Investment banks still hold billions more that could be under threat by the recent downgradings and a continued deteriorating in the mortgage market, said Brad Hintz, an analyst at Sanford C. Bernstein & Company. UBS, for instance, still holds about $20 billion in subprime securities.

But Mr. Hintz said it was difficult to determine how much more of the banks’ portfolios is vulnerable because the institutions have not disclosed many details about their holdings. The size of the recent write-downs surprised many analysts and investors because data provided by the banks earlier in the year suggested there was little to worry about.

“In the case of Merrill Lynch,” Mr. Hintz said, “when you analyzed the financials based on the second-quarter numbers, it didn’t look like they had a lot of exposure. There has been a breakdown in risk management.”

It is unclear what portion of the collateralized debt obligations issued by the investment banks is still on their balance sheets because they could not sell them to other investors. Merrill Lynch was by far the biggest issuer, underwriting $54 billion last year, almost twice as much as in 2005, according to Asset-Backed Alert, a trade publication.

A group of financial enterprises called structured investment vehicles also hold C.D.O.’s, although bankers say that subprime debt makes up only a small percentage of their assets. Problems with these investments has led big banks including Citigroup, Bank of America and JPMorgan Chase to develop a $75 billion rescue fund that could be used to buy risky mortgage securities and other assets from them, a move intended to ease pressure on an important part of the credit markets.

Yet for all the damage that has already been done, the real stress for investors in these securities lies ahead, industry officials say.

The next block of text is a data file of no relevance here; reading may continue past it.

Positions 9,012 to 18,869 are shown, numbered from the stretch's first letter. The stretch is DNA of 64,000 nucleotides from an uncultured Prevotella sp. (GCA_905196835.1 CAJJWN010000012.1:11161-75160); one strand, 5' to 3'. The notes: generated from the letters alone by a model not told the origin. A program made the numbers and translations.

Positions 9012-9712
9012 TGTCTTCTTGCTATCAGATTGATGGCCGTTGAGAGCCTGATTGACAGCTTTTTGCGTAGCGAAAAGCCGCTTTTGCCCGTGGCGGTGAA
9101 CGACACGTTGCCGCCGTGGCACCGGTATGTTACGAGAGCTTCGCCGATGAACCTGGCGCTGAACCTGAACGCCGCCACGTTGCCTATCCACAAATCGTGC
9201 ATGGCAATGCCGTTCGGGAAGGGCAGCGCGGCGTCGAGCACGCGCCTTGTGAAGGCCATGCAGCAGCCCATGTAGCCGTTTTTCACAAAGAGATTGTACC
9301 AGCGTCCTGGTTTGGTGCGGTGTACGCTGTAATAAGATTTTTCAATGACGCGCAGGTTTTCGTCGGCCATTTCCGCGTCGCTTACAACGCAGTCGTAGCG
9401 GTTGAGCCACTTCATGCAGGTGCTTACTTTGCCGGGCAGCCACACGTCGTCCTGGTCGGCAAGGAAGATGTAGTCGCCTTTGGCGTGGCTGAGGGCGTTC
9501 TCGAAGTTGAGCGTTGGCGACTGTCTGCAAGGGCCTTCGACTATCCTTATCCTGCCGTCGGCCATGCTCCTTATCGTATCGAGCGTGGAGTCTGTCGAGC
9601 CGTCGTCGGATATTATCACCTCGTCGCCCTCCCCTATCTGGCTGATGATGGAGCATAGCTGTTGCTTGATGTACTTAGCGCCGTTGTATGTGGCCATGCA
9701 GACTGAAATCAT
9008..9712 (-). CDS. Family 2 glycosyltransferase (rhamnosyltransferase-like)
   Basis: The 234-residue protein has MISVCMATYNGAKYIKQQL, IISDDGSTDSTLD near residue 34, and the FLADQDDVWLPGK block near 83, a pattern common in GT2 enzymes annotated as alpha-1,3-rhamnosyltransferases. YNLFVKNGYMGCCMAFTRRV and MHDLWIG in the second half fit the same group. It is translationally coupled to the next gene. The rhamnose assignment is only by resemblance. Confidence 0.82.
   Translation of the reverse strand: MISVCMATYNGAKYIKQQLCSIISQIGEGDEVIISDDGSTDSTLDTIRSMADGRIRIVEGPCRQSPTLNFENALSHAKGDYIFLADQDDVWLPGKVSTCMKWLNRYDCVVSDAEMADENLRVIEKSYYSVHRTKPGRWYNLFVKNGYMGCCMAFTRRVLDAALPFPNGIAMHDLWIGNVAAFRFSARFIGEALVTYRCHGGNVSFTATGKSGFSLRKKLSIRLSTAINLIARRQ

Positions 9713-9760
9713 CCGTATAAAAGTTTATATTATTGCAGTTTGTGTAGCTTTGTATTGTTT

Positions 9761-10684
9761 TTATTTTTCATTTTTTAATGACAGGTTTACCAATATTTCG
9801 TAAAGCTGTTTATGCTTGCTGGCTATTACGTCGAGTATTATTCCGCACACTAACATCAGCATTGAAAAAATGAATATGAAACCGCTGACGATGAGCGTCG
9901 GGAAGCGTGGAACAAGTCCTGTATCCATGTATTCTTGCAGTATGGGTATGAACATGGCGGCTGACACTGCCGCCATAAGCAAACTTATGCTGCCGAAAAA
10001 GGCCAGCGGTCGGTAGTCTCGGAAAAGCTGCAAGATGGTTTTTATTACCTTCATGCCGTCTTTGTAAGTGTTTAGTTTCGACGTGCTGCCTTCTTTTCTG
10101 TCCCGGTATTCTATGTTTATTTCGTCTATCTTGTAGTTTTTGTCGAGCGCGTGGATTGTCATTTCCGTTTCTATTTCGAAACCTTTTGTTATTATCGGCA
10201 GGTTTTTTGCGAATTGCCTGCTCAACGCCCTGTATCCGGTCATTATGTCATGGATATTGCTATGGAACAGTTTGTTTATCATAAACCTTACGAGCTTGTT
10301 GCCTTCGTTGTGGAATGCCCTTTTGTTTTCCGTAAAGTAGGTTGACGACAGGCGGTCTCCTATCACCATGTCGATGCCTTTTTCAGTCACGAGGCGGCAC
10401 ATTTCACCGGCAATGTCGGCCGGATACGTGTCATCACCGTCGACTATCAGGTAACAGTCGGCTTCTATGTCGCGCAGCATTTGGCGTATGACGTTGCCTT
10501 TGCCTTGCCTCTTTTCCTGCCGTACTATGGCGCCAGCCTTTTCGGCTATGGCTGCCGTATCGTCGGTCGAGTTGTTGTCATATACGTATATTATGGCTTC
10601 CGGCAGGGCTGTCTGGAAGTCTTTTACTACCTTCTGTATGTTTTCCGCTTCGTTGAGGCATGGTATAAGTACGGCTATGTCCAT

Most mortgage securities have not yet had significant losses, which are only recorded when homes are foreclosed and sold. Up to two years can pass between a borrower’s falling behind on payments and an auction. Each mortgage security has a reservoir of excess cash to draw upon to pay bondholders when borrowers do not make monthly payments.

“As far as the security is concerned, it’s only once the property is effectively sold that a loss is recorded,” said Nicholas Weill, chief credit officer at Moody’s. “The process of foreclosure is a long process. It doesn’t just happen overnight.”

The Financial Times story, by contrast, focuses on the more conventional problem of rising consumer delinquencies:

US banks… are adding to reserves not just for defaults on mortgages, but also on home equity loans, car loans and credit cards.

“What started out merely as a subprime problem has expanded more broadly in the mortgage space and problems are getting worse at a faster pace than many had expected,” said Michael Mayo, Deutsche Bank analyst.

“On top of this, there is an uptick in auto loan problems, which may or may not be seasonal, and there is more body language from the banks that the state of the consumer was somewhat less strong [than thought].”

Dick Bove, analyst at Punk Ziegel, said bank earnings indicated “there are problems with consumer debt that extend beyond the well-known issues in the real estate markets. Auto loans are clearly a new area of concern”. At Wachovia, the fourth largest US bank by assets, credit loss provisions more than doubled from the second quarter to $408m.

Troubled loans that could turn into losses also more than doubled. Ken Thompson, chief executive, said the housing market could remain weak through next year. Wachovia’s poor earnings fuelled a stock market rout on Friday.

Problems can be seen at banks across the US. At KeyCorp, in Cleveland, non-performing assets rose $241m from last year and loan-loss provisions doubled. In Dallas, Comerica’s loan loss provisions tripled from last year to $45m. Net credit losses jumped from $663m last year to $892 at Wells Fargo, in San Francisco, due to home equity and car loan losses. Loans more than 90 days past due and still accruing increased to $5.53bn from $3.66bn last year.

“There has been a fast sea-change in thinking,” said Rick Klingman, interest rate trader at BNP Paribas. “Stocks are showing some real concern about bank earnings and there are worries about credit in general.”